“In the 70s, in Britain, if you were going to do serious photography, you were obliged to work in black-and-white,” master photographer Martin Parr tells TIME. “Color was the palette of commercial photography and snapshot photography.”
“It’s only late in the decade that we began to see color photographers being shown in museums — like Eggleston and Stephen Shore,” he adds. “I took note of that and got excited.”
A few years later, in 1982, Parr made the switch from monochrome and never went back. To the many fans who have come to know his work over the last three decades in color, it may come as a surprise encountering Parr’s first major project in black-and-white. The Non-Conformists finally finds closure over 35 years after it was started with the publication this month of his latest monograph from Aperture.
It was 1975, and two years out of art school, Parr moved from the gritty, bustling city of Manchester to a picturesque mill town in the English countryside called Hebden Bridge. There, he found a traditional way of life in decline. Factories were closing, industry was leaving and the town was gentrifying. A new community was emerging made up of “incomers — youthful artistic refugees… in search of alternative lifestyles and cheap housing,” Parr’s wife Susie writes in her introduction to the book.
With four other artists, he opened up a storefront workshop and darkroom in the middle of town. Equipped with a Leica and a single lens, he took to the streets and began one of his earliest extended photographic studies.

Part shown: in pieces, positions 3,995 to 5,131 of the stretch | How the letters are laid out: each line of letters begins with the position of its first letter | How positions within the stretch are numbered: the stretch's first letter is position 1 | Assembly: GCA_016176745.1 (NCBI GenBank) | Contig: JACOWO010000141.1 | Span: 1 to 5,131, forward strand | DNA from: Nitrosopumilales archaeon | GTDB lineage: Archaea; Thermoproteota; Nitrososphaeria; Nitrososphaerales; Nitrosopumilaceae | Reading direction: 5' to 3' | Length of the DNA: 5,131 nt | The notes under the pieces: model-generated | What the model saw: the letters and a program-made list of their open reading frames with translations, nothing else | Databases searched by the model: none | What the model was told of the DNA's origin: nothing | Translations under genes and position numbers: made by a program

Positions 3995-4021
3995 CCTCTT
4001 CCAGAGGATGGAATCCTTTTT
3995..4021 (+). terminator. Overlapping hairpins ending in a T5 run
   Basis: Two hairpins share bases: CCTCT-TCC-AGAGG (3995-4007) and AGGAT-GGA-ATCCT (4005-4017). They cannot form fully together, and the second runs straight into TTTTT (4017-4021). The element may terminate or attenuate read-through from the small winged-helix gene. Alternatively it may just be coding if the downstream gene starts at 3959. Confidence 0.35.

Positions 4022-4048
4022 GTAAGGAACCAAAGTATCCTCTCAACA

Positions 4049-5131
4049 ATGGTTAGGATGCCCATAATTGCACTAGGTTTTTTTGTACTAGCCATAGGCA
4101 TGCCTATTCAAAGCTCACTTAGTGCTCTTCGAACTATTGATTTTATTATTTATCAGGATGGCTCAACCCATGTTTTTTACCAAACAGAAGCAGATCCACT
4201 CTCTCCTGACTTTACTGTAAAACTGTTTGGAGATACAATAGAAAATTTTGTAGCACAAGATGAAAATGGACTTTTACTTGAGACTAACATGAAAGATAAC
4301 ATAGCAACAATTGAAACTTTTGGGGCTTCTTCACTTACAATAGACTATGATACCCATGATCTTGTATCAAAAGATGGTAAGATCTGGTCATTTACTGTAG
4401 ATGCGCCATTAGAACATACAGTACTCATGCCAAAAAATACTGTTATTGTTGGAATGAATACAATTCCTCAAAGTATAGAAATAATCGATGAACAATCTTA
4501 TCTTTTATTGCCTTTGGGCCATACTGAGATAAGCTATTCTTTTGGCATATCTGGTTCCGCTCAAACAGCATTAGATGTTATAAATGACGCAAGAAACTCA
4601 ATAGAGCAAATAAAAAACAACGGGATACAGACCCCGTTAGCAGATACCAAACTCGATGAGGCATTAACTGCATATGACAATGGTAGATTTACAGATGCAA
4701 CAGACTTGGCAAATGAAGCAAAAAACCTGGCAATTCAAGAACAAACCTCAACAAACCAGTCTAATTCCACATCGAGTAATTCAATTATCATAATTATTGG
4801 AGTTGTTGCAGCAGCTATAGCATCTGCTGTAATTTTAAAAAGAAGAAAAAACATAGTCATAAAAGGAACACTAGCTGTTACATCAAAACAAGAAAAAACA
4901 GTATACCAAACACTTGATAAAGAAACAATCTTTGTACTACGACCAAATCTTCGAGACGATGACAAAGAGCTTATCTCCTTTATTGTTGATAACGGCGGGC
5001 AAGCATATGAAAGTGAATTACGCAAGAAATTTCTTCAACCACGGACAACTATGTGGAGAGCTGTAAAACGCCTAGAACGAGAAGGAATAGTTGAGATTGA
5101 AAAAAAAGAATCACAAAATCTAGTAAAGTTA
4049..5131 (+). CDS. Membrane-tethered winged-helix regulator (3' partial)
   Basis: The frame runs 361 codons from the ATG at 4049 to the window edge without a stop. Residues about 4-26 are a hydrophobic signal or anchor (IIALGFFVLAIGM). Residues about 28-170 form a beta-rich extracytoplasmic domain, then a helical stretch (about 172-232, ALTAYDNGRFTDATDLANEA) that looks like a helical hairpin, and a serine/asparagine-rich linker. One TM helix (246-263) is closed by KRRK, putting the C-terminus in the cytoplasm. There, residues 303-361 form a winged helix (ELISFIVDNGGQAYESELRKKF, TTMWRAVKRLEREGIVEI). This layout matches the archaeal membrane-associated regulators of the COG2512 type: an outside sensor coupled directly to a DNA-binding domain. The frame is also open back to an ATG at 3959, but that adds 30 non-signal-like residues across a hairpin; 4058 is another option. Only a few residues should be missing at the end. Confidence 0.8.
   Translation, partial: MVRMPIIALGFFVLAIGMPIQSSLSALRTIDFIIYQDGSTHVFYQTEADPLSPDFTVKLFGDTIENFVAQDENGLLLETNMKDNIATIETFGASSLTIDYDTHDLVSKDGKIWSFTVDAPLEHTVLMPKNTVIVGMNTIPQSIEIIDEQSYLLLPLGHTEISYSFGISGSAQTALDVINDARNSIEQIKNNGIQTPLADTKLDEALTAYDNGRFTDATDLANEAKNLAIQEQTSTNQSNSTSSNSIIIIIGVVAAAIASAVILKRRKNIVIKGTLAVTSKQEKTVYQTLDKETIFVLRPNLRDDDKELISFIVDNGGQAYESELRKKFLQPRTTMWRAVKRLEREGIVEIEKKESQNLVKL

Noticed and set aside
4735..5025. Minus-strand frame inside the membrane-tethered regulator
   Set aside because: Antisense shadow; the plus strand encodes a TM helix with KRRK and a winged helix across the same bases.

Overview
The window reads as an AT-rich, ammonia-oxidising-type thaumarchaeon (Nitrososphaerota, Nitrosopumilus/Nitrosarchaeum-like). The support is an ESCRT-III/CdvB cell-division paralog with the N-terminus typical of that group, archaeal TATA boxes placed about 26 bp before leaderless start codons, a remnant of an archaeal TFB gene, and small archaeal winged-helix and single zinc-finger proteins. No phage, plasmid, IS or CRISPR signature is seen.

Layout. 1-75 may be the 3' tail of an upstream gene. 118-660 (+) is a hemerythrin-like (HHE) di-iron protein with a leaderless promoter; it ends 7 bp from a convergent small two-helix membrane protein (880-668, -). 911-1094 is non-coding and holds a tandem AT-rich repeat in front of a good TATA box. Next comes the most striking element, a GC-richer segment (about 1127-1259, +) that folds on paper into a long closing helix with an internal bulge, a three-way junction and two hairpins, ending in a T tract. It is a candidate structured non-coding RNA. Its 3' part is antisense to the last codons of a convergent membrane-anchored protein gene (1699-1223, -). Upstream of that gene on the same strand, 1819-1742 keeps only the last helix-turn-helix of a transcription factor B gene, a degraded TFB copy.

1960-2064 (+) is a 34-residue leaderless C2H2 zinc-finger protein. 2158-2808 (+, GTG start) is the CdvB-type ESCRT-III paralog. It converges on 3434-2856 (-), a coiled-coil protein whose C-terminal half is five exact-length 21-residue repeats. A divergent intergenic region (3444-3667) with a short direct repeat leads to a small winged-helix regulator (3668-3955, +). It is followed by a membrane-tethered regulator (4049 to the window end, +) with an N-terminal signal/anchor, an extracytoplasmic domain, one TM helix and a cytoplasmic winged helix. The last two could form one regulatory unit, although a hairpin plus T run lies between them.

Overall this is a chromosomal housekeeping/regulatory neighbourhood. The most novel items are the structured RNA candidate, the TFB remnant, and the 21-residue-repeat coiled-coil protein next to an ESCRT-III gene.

“Places change all the time and the type of people who live there change. I was not so much looking at the new incomers,” of which he was a part, “but at the traditional lifestyle there.”
He would wander around, attend events listed in the local paper, and on Sundays, go to services at the Non-Conformist churches which were all over town. In these chapels, which had historically distanced themselves from the rules of the Church of England, he and his wife, who had been working on an accompanying text for his pictures, found the focus for the body of work.
“There’s a certain independent spirit these Non-Conformists have, which not only gave the chapels their names,” — like the Mount Zion Strict and Particular Baptist Chapel — “but was also very emblematic of the fading attitude of the whole place,” he says.
Parr’s photographs in which he aimed to capture that attitude reveal a greatly skilled young documentary photographer with a keen eye for British quirk, anticipating the tremendously poignant sense of humor for which he has become known. There is great wit in these images, but it’s more subtle and less sardonic than his later saturated color work; it seems above all, affectionate.
“Black-and-white is certainly more nostalgic, by nature,” he says. “My black-and-white work is more of a celebration and the color work became more of a critique of society.”
Parr and his wife, whom he had married in Hebden Bridge, became very active in the community during their documentation, if at first only to gain trust and access. Some church members mistook their interest as one in keeping the chapel life going in the future. The documentation came to an end, however, and the Parrs moved on. By the late 90s, most of the chapels had closed and the communities disappeared. Hebden Bridge today, “sandblasted and quaint,” his wife writes, “is a lesbian stronghold and a lively commuter town to professionals working in Leeds, Bradford and Manchester.”
“We did this photographic documentation and that’s all that’s left,” Parr says. “Virtually everyone in the photographs is dead now. It was just another era. But that’s the great thing about photographs; they’re there forever.”
Martin Parr is a British documentary photographer, photojournalist and photobook collector. The Non-Conformists is available through Aperture from October 2013. The work will also be on view at Media Space in London through March 16, 2014.
Eugene Reznik is a Brooklyn-based photographer and writer. Follow him on Twitter @eugene_reznik.